Canadian Employment Law Today

November 4, 2020

Focuses on human resources law from a business perspective, featuring news and cases from the courts, in-depth articles on legal trends and insights from top employment lawyers across Canada.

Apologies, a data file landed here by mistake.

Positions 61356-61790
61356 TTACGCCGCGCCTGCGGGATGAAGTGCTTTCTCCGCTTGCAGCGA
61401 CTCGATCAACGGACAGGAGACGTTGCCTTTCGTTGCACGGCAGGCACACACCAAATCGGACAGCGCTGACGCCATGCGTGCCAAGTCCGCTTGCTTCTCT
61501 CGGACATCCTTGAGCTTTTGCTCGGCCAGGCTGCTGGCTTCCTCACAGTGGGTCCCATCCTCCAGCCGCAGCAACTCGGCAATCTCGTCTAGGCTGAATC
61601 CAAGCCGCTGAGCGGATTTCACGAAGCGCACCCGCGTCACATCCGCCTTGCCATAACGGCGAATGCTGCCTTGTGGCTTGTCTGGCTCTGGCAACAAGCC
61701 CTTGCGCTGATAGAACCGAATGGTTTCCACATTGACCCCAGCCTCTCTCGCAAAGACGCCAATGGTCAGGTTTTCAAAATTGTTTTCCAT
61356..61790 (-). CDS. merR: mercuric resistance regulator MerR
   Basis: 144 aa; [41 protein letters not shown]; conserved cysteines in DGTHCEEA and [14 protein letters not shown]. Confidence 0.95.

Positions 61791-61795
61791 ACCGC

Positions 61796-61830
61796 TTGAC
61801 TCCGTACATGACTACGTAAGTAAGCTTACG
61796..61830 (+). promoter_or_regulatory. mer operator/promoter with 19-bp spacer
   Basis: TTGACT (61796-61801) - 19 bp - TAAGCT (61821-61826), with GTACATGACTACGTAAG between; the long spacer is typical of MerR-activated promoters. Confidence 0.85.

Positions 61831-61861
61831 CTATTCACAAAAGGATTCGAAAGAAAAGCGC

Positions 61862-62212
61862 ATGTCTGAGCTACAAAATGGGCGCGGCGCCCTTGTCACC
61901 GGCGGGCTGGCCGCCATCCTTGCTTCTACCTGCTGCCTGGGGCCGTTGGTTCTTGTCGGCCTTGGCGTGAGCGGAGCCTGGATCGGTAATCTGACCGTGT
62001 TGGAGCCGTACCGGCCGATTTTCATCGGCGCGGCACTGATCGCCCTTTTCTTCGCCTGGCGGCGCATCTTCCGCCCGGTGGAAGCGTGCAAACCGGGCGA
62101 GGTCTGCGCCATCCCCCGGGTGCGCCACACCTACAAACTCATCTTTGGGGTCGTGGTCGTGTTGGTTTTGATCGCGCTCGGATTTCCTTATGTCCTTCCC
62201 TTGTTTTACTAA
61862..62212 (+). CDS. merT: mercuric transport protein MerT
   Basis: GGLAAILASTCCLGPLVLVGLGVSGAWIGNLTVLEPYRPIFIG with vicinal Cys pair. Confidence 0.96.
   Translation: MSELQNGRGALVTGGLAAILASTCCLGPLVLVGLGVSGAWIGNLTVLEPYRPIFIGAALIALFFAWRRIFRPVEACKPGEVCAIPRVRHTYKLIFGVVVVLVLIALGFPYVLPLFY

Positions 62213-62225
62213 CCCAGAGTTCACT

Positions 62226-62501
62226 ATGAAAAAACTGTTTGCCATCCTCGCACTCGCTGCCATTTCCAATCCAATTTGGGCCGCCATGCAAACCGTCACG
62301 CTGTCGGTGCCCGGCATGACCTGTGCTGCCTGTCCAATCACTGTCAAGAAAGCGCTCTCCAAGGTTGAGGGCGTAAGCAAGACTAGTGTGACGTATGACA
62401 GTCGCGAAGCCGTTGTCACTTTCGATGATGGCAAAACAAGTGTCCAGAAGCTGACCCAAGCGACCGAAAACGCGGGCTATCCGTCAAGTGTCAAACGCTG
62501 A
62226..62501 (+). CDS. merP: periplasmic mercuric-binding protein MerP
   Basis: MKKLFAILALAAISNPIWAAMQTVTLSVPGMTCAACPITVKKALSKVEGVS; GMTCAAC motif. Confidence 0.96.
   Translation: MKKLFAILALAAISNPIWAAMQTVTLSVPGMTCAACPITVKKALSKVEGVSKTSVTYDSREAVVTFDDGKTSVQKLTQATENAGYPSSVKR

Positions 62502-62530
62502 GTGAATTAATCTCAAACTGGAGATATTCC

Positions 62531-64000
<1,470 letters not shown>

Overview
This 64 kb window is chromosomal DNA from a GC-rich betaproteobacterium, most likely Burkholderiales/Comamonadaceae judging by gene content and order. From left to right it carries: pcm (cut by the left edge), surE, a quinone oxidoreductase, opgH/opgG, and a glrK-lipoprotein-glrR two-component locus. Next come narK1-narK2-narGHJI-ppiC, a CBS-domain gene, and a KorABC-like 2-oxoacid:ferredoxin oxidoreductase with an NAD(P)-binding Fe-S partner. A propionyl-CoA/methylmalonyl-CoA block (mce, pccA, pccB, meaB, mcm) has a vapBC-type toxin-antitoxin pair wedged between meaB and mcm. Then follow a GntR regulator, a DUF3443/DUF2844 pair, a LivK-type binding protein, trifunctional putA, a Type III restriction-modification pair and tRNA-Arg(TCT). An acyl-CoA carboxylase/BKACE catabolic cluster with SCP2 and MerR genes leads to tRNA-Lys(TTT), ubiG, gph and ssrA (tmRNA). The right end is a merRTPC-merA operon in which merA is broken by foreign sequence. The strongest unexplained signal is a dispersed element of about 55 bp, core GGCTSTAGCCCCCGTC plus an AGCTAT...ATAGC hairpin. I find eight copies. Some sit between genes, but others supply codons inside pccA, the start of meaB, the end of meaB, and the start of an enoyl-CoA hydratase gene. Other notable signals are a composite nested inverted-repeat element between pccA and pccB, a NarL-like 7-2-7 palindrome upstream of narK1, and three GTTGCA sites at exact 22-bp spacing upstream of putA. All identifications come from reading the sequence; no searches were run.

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Answer: Generally, employers do not have to compensate employees for being "on call" or on "standby" (terms commonly used in- terchangeably) if they do not perform any work. There are exceptions depending on the jurisdiction, the nature of the work and the existence of obligations under a collective agreement or an employment contract. It is important to differentiate "call in" (or "call back") to being on call. Call-in pay ensures that employees who report for work outside their normal schedules receive mini - mum compensation regardless of how much work is actually performed. Conversely, on- call pay is provided to compensate for the inconvenience of having to rearrange their lives to be available to return to work on short notice. In all Canadian jurisdictions, employment standards legislation requires employers to compensate employees for work performed. But that is different from being on call. The federal Labour Standards and Interpreta - tions, Policies and Guidelines — Canada La- bour Code, Part III – Division I – 802 – IPG – 002: [Hours of Work Interpretation Guide] differentiates "work" from "on-call" duty: "An employee who is on 'stand-by' or 'on-call' is away from the workplace and accessible to the employer when needed. When an employee is on 'stand-by' or 'on-call' they often are provided with a pager, cell phone or other form of electronic communication which allows them some range of mobility so they can be away from their residence and con - tinue to be available to the employer. While 'stand-by' or 'on-call' employees are common to many industries, the time spent waiting for a call is not considered work." The 2018 decision in Walker v. Alberta Communications Cable Services Inc. reaf- firmed that the employees are only entitled to pay for time worked and not time wait- ing to be called. SRJ Expedite Ltd. v. Paré is a good example of the application of this rule in a unionized context. The employee was grieving the lack of compensation for being on call after hours, but the arbitrator concluded that "a person who is available to work if needed, but is not in fact needed, is not working." The arbitrator also cited the example of a casual employee informing the employer of availability of work but not be - ing called in to work — with the employee not performing any work, there was no re- quirement to pay the employee. Likewise, in Bell v. LTS Solutions Inc., the ar- bitrator found that being on call with a com- pany cellphone and vehicle at home didn't mean the employee was at work, particularly since there was no discipline if the employee didn't respond to a call from the employer. The arbitrator added that "carrying a pager may be an inconvenience and remaining within the pager's range is undoubtedly so but this does not turn being on standby into work." However, this situation is changing. As of Jan. 1, 2019, Bill 148 changed Ontario's Em - ployment Standards Act and placed new ob- ligations on employers to pay certain on-call employees. If an employee is on call to work or is required to work but works less than three hours (despite being available to work longer), the employee is entitled to wages for at least three hours' pay if they worked less than that time. This on-call pay only applies once in a 24- hour period beginning at the start of when the employee must be on call, even if the employee is on call multiple times. The em - ployer is exempt from this requirement if the employee is on call for the purposes of ensur- ing the continued delivery of essential public services, regardless of who delivers those ser- vices, and the employee was not required to perform any work. Existing collective agree- ments take precedence over the new legisla- tion until the agreement expires. Other legislation more closely follows the general rule with the payment requirement depending on whether the on-call duty is considered "work." In British Columbia, an employee is deemed to be at work while on call at a location designated by the employer unless the designated location is the employ - ee's residence. This was affirmed in the B.C. Employment Tribunal decision Hands On Cart Wash Inc v. British Columbia (Director of Employment Standards). Nova Scotia's Minimum Wage Order (General) provides similar rules. The provi - sion specifies that "all time during which an employee waits for work on the premises of his or her employer at the request of the em- ployer shall be counted as time worked." In Annapolis Valley District Health Authority and N.S.G.E.U., the arbitrator determined the provision applied to employees who had to stay on site and on call during unpaid lunch breaks. Arbitrators recognize the restrictions placed on an employees' mobility and free - dom in determining whether on-call duties amount to work. For example, the arbitra- tor in Sunrise Health Region and HSAS (EMS standby), Re had to determine whether para- medics placed on standby in towns outside their customary "home base" were at work. "Lost is the luxury to sleep in one's own bed, visit with friends and family, and take care of matters left to be done when not on regular duty. The assignment to another lo - cation changes all of this," said the arbitrator in Sunrise Health. "While technically not on regular duty when assigned to stay in another location and be available to respond without undue delay to report to duty, one might as well be on regular duty (except of course one cannot sleep on regular duty)." Adjudicators recognize that employees can be expected to bear some inconvenience being on call without pay, especially so where employees are afforded the freedom to pursue reasonable day-to-day tasks and make it back to work in a reasonable time upon being called. It is when employers place greater restrictions on the freedom and mobility of their employees that arbitrators tend to intervene and label the standby duty as compensable work. Being on call at home is not considered work in Alberta, Manitoba, New Brunswick and Prince Edward Island; legislation does not define work, but the jurisprudence fol - lows the same analysis, the focus being on whether the assignment amounts to actual work. Although legislation does not generally re- quire on-call pay, with the exception of On- tario, there is common industry practice to pay for employees who are regularly on call. The rate is rarely as high as normal wages, but some compensation is often afforded to ac - count for the inconvenience of having to re- Have a question for our experts? Email jeffrey.smith@keymedia.com Ask an Expert STEWART MCKELVEY, HALIFAX with Brian Johnston Paying on-call employees Question: Does an employer have to pay an employee who is on call but not working? Canadian HR Reporter, 2020 2 | | November 4, 2020 November 4, 2020 NO WORK, NO PAY on page 7 »